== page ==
In her book “Robbing the Bees” Holley Bishop notes bees are "always gracious, economical and neat”. They are also generous. Honey is the product of the nectar bees have collected and digested, a chemical process that creates liquid gold. There are many reasons to choose local honey; the following will outline some of the most important.
Good for you
Throughout history Honey has been used for it’s healing properties. The Global Healing Center outlines eight health benefits of honey. Among it’s list are: a remedy for morning sickness, with cinnamon; a cure for bladder infections, bad breath and arthritis, sore throats, eczema. Mixed with lemon or apple cider vinegar it is a tonic for stomach aches and thought to help boost metabolism. Most important; local honey contains properties to stimulate immunity and aid in adapting to environmental irritations.
Good for our flowers and crops
Across the country bee colonies are dying off due to colony collapse disorder. In fact trucking bees to blooming crops is a big business and how many industrial farms choose to operate. The lack of bees pollinating crops threatens our food sources. The Natural Resources Defense Council estimates the damage presently to be in the $15 billion range. They a have an abundance of tips and resources to make your own garden “Bee” friendly as a way to combat this potential catastrophe.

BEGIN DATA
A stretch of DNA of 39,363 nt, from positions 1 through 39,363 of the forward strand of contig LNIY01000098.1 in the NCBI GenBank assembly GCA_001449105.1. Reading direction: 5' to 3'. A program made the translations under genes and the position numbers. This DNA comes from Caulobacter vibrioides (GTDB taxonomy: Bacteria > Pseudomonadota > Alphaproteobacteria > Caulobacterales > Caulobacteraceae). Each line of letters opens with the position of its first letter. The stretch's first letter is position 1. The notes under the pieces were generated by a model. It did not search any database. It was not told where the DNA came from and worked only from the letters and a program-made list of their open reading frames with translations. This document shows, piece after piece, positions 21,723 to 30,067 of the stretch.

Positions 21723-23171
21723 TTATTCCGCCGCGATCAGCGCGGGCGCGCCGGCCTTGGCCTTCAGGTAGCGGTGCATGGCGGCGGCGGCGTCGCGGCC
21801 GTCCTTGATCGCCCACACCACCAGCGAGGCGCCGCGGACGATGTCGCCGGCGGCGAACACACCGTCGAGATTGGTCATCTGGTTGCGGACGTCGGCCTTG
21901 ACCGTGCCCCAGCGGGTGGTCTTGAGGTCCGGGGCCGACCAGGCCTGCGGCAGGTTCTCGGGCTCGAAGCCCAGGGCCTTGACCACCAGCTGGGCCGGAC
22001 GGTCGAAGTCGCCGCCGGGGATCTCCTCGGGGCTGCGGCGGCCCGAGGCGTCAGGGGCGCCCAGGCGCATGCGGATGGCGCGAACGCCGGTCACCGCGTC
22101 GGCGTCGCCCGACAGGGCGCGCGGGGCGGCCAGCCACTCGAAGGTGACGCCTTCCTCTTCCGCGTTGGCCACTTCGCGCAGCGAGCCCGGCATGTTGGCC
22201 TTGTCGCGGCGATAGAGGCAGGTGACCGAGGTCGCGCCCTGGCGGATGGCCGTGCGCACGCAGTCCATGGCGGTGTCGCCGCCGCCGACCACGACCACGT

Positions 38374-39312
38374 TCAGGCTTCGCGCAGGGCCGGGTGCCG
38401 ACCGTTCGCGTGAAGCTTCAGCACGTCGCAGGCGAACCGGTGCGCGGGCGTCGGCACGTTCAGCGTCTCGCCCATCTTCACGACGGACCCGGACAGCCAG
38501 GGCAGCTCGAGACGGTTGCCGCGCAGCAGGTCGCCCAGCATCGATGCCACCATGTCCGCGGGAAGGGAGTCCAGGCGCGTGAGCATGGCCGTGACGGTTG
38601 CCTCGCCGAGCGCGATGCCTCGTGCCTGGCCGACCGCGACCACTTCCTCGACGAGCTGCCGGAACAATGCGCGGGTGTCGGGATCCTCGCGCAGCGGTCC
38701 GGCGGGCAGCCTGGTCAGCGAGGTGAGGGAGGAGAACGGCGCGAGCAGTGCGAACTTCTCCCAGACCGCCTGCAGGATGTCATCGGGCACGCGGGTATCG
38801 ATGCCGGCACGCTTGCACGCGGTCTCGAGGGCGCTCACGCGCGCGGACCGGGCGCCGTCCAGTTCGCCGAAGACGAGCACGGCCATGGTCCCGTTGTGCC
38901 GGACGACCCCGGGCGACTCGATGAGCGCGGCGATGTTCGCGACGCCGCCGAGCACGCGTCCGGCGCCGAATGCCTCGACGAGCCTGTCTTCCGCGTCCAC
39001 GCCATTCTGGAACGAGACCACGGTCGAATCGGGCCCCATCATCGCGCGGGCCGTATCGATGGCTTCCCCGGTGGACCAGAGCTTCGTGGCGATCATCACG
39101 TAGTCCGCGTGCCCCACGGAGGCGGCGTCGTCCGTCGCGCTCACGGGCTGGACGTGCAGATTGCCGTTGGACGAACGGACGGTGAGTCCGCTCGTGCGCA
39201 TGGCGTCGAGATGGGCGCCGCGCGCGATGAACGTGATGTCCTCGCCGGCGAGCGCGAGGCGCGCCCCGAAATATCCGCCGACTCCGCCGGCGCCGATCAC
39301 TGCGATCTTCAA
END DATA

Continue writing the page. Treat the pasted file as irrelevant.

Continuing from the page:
Good for the environment
The carbon footprint of purchasing honey from a non local source is high. Factor in the expenses associated with trucking bees across the country and distribution of finished product the food miles can be astonishing. According to the Center for a New American Dream, each time you buy one pound of locally produced food, you help keep 13 pounds of carbon emissions out of the environment. Considering the fact that to make 1 pound of honey the average bee can travel over 40,000 miles and sip the nectar of 2 million flowers with no fossil fuels involved.
Good for the local economy
Purchasing local honey supports local farmers and businesses. More than half of the honey sold in the United States comes from foreign sources. Locally produced honey is subject to strict quality standards and the transparency which goes hand in hand when knowing the source of your food. Honeylocator.com is a good starting point for finding local producers.